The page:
After reading Amy Quinn's essay [News, Citizen Mom, "Back to School ... in the Suburbs," Sept. 4, 2008], the words of Yogi Berra come to mind: "It's déjà vu all over again." We sent our first child to a Philadelphia public school 23 years ago. We did so with some trepidation but when the sky did not fall in, our two younger children joined their sister. They are now all college graduates — one with a degree in law. They believe, as we did then, that while the schools were not perfect, the lessons learned about life and those who live it side by side with you were invaluable and continue to serve them well today.
I recognize and understand the inadequacies that exist in many of the city schools. I only wonder why those who choose not to use Philadelphia public schools often need to rationalize their decisions on the backs of families who choose a different path.
Throwing phrases around like "persistently dangerous," a designation referring to 20 out of 270 schools in the district, is inflammatory and refers to a small number of schools. Those schools' challenges must be addressed and overcome but shouldn't be used to paint such a bleak picture of a whole system with more than its share of hardworking teachers, concerned parents and children ready to learn. (In the interest of full disclosure, I am a teacher in the Philadelphia school system.)
I suggest Ms. Quinn do a little research before she writes another slanted, innuendo-laced, self-serving report on education in Philadelphia.
I am responding to Diane Fiske's article on Fairmount Park with a slightly different perspective [News, "More-Public Park," Sept. 11, 2008]. I am a member of the Cobb's Creek West Community Association, which represents residents who live along Fairmount Park's Cobb's Creek section in Upper Darby, just west of Philadelphia. Our association was actually formed in large part to respond to the deteriorating conditions in the park that were a threat to residents' safety.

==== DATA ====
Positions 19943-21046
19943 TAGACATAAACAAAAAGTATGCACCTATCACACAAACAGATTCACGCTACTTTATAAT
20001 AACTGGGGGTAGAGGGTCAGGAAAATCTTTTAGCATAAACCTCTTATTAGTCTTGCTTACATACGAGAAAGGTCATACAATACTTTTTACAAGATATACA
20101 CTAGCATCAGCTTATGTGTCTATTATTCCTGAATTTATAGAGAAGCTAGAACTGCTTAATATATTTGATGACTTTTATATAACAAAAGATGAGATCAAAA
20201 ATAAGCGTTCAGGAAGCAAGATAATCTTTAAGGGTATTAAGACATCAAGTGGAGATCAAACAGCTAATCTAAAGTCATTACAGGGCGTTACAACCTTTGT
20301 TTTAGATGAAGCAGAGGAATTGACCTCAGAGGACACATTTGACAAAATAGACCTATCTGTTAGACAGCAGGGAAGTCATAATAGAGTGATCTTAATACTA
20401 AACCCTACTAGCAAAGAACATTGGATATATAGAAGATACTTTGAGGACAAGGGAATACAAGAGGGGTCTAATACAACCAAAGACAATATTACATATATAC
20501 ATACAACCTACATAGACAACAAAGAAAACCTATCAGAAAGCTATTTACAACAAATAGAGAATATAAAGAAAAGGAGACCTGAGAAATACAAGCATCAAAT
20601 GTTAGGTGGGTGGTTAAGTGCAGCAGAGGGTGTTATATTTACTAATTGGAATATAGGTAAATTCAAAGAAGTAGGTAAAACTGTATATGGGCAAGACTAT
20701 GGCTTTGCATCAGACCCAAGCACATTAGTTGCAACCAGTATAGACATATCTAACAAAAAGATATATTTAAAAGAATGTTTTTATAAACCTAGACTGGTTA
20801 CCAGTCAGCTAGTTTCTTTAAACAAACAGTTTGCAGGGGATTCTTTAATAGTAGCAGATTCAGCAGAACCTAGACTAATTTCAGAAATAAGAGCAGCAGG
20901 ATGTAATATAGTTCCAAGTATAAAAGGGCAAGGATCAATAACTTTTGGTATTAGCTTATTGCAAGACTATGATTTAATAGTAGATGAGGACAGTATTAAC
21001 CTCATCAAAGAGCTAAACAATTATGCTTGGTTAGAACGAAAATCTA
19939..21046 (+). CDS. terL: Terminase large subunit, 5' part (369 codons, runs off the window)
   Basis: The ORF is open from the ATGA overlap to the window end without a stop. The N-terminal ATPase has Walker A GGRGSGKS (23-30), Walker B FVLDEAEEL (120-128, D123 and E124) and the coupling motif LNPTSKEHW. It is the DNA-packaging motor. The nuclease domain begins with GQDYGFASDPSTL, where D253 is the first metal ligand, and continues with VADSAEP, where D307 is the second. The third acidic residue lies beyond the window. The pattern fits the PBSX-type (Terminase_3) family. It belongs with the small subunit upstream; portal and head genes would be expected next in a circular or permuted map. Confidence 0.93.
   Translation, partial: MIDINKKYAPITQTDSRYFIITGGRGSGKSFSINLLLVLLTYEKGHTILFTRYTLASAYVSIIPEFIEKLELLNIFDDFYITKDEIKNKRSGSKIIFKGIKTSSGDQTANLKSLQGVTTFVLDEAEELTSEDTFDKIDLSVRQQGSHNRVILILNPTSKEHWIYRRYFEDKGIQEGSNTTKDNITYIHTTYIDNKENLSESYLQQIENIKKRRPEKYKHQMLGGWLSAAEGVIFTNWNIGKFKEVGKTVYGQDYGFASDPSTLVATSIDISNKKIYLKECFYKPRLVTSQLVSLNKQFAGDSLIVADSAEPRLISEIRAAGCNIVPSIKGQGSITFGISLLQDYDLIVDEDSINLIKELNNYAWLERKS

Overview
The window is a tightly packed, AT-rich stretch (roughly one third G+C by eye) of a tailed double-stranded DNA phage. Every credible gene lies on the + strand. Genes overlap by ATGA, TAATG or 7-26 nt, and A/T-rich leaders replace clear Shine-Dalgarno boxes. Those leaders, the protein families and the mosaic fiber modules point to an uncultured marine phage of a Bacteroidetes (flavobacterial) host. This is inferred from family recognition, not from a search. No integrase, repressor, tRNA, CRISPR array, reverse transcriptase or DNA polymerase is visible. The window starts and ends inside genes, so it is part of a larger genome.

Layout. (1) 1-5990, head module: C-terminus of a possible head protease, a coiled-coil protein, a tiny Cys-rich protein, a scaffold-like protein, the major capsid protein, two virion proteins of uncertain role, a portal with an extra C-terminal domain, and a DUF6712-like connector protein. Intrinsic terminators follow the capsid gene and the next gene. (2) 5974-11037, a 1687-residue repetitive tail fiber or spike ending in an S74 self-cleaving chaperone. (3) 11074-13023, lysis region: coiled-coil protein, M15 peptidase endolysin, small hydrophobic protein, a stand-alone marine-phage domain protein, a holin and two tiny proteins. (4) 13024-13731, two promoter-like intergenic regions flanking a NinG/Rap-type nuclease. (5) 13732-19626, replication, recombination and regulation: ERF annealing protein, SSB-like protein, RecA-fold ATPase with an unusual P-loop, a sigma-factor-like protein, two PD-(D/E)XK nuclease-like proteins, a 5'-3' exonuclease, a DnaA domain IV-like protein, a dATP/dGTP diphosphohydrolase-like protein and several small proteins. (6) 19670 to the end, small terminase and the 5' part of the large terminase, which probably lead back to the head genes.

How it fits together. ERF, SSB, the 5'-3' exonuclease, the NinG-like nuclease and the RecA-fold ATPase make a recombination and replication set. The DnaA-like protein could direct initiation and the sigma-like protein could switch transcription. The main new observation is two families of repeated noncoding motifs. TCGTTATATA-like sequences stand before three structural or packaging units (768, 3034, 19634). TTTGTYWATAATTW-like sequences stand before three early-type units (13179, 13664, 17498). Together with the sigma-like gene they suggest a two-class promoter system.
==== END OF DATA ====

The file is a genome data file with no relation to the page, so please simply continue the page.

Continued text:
For several years the Fairmount Park Commission has cut back on funds for the Cobb's Creek section of the park and allowed the growth of invasive species, neglected to remove fallen trees and infrequently mowed grass. After a cleanup organized by area residents in April, with support from the very small, overworked Fairmount Park crew in Cobb's Creek Park, the residents formed the association and also organized three cleanups. Fairmount Park crews provided support by removing brush cut by residents.
We were also able to meet with Mark Focht and are finally seeing some results. We are looking forward to more of this kind of cooperation.
However, if the parks under Fairmount's jurisdiction are turned over to Philadelphia's Recreation Department, this could all change — and not necessarily for the better. There seems to be a long-standing jurisdictional issue over the west side of Cobb's Creek which extends from Upper Darby into Darby and beyond. Is it the jurisdiction of Delaware County or Philadelphia County? Officials on both sides don't seem to agree and this leaves residents of neighboring townships in the middle.
We have been able to get some work done because at this point all agree that this section of the park is Fairmount Park's responsibility. I have to support Mark Focht's position on this one.
Cobb's Creek West Community Association
In last week's preview of "I'll Eat All of You: Sendak and Food" [Agenda, Just Do It, Andrew Thompson, Sept. 11, 2008], the line "interviews Sendak gave at the end of his life" implies that the legendary children's author is no longer with us. Maurice Sendak celebrated his 80th birthday in June and is, by all accounts, very much alive. City Paper regrets the error.